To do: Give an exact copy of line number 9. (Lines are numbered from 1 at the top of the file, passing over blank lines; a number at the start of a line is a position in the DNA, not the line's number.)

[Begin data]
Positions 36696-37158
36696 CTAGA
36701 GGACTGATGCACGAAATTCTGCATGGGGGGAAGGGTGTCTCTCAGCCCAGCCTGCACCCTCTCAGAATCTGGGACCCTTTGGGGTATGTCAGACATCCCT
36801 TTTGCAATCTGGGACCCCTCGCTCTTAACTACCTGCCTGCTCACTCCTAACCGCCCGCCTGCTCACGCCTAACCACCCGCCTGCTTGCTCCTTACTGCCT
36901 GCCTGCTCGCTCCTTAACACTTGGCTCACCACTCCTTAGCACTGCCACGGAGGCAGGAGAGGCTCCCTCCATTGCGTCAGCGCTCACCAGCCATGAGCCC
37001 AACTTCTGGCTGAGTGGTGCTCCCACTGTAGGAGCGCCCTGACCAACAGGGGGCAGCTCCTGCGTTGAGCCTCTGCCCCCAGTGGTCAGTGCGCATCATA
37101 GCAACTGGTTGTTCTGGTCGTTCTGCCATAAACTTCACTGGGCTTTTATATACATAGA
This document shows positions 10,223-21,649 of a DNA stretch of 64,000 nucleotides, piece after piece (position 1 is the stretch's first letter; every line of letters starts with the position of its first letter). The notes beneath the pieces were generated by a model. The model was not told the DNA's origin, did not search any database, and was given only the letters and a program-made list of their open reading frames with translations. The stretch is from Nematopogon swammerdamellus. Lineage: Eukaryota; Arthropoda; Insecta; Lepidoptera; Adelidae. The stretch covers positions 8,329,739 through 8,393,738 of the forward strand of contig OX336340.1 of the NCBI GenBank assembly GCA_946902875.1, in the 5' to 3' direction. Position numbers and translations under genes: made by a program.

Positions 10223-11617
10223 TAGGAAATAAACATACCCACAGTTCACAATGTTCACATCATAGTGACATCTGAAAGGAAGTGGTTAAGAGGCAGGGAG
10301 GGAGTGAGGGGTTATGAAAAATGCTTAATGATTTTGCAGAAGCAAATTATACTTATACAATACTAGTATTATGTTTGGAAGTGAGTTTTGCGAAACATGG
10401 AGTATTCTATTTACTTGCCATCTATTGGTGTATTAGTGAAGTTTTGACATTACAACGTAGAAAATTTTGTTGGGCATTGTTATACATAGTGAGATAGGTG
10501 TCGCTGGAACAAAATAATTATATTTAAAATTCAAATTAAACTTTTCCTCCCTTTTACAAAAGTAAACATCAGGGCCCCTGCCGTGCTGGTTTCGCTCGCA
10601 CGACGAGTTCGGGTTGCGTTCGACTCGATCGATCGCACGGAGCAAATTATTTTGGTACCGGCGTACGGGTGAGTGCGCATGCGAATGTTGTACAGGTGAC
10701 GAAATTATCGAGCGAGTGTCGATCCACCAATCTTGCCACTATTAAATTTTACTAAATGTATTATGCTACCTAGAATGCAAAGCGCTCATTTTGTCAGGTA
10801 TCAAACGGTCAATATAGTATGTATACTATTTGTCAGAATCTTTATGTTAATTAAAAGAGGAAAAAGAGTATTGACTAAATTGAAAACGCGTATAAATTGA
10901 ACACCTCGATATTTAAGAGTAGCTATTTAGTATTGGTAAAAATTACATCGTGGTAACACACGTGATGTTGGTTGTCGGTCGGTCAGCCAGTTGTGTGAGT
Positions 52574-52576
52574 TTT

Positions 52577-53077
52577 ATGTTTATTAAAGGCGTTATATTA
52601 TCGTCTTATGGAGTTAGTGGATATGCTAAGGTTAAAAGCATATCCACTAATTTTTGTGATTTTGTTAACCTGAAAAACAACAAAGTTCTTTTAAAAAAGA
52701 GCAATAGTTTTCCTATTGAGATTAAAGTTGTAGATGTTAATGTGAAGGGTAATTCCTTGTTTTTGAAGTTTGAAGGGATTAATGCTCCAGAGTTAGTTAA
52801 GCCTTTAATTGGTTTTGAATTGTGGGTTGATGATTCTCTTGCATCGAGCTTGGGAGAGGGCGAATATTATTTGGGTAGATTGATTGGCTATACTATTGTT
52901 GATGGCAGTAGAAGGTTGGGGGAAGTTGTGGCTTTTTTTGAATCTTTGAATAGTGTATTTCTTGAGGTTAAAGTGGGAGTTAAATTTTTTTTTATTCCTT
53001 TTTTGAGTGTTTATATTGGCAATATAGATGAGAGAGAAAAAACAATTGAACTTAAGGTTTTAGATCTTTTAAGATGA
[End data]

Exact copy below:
Positions 10223-11617